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Academy of Science of St. Louis is an independent science organization supported entirely through community contributions.

The Academy of Science has connected science and the public for more than 150 years.

 


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Welcome to the Academy of Science of St. Louis
Congratulations to the 20th Annual St. Louis
Outstanding Scientist Awards Winners!

Thank you to everyone who helped fill our beaker and joined us at the dinner to celebrate the awardees!

 

To learn about all of our awardees, visit our Outstanding St. Louis Scientist Awards page.


2014
Academy of Science - St. Louis,
Monsanto Fund, SunEdison
Teacher of the Year Awards Announced

Two science teachers from the St. Louis metro area will be awarded $2,000 for professional development and $500 for classroom supplies!

Academy of Science-St. Louis & SunEdison Teacher of the Year Awardsunedison

Christine Ries

Combs Elementary School
Ferguson-Florissant School District


Academy of Science-St. Louis & Monsanto Teacher of the Year Awardmonsanto fund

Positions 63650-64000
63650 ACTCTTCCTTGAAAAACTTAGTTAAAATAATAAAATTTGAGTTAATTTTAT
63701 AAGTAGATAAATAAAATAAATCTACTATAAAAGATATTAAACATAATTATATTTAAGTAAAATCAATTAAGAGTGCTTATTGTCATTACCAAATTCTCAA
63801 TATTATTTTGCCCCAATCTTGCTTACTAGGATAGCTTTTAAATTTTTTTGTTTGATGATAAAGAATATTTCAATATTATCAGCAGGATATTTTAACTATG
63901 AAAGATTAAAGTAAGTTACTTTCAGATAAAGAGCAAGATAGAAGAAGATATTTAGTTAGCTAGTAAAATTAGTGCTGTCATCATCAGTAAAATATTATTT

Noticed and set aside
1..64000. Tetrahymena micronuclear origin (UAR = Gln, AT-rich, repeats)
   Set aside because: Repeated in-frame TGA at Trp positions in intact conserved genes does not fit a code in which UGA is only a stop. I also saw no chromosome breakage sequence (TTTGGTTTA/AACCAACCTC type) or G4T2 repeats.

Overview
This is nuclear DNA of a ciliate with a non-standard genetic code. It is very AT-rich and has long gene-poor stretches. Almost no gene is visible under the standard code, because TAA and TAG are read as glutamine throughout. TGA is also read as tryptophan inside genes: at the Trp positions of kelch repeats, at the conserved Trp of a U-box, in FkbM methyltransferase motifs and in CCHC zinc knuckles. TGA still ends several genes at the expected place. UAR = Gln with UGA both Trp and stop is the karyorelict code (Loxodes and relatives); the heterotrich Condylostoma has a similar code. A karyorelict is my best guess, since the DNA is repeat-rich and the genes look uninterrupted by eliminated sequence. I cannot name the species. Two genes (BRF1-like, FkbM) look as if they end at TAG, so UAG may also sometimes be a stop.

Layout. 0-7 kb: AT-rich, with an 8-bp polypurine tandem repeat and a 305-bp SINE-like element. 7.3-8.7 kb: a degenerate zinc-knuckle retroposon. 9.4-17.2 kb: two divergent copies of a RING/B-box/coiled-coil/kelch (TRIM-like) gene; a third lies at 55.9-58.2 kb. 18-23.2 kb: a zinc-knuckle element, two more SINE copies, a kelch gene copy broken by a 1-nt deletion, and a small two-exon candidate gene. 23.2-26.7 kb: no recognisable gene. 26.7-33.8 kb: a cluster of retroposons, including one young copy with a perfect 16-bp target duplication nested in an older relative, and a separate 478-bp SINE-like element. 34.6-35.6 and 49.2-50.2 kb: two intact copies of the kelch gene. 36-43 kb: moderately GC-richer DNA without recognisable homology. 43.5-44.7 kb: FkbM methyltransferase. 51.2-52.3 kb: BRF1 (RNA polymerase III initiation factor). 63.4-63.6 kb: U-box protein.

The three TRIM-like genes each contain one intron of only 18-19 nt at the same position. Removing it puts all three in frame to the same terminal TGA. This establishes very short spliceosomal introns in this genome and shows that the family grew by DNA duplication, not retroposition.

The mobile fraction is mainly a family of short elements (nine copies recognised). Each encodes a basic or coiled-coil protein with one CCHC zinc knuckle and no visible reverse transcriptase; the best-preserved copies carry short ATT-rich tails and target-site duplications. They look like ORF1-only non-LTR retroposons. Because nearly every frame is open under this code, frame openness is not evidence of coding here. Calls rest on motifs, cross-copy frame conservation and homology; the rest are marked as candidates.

Charlotte Smith
Gateway Elementary School
St. Louis Public School District



Connecting Science with the Community for Over 150 Years
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Academy Initiatives
Since 1856, the Academy of Science of St. Louis has been a leader in the advancement and integration of science and technology into contemporary society. Academy resources are entirely mission focused, on expanded scientific outreach, education, resource sharing, and the recognition of scientific accomplishment. Academy partners include every scientific sector—academic, public, corporate and private—from a broad range of science, medicine, engineering and technology concerns.
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Upcoming Academy of Science Events (View All Upcoming Events)
Apr 29th, 2014 (Tue)
Where's My Jetpack? Why Innovation Takes so Long
Time: 6:00 PM - 7:30 PM

Special Partnership Event

Washington University in St. Louis ProSPER, (Graduate Students Promoting Science Policy, Education, and Research), is proud to announce the next chapter of its seminar series, Where’s My Jetpack? Why Innovation Takes so Long. This seminar series is a Clinton Global Initiative University Commitment that features experts who speak to the challenges facing the development and translation of innovations that address some of our world’s most pressing health and environmental problems. Come hear from experts in information technology who will explore Washington University's patent and market assessment of technologies, and how independent entrepreneurs can successfully translate innovation into thriving businesses.

Featured Speakers:

N'Goundo Magassa, Licensing Associate, Office of Technology Management (OTM), Washington University in St. Louis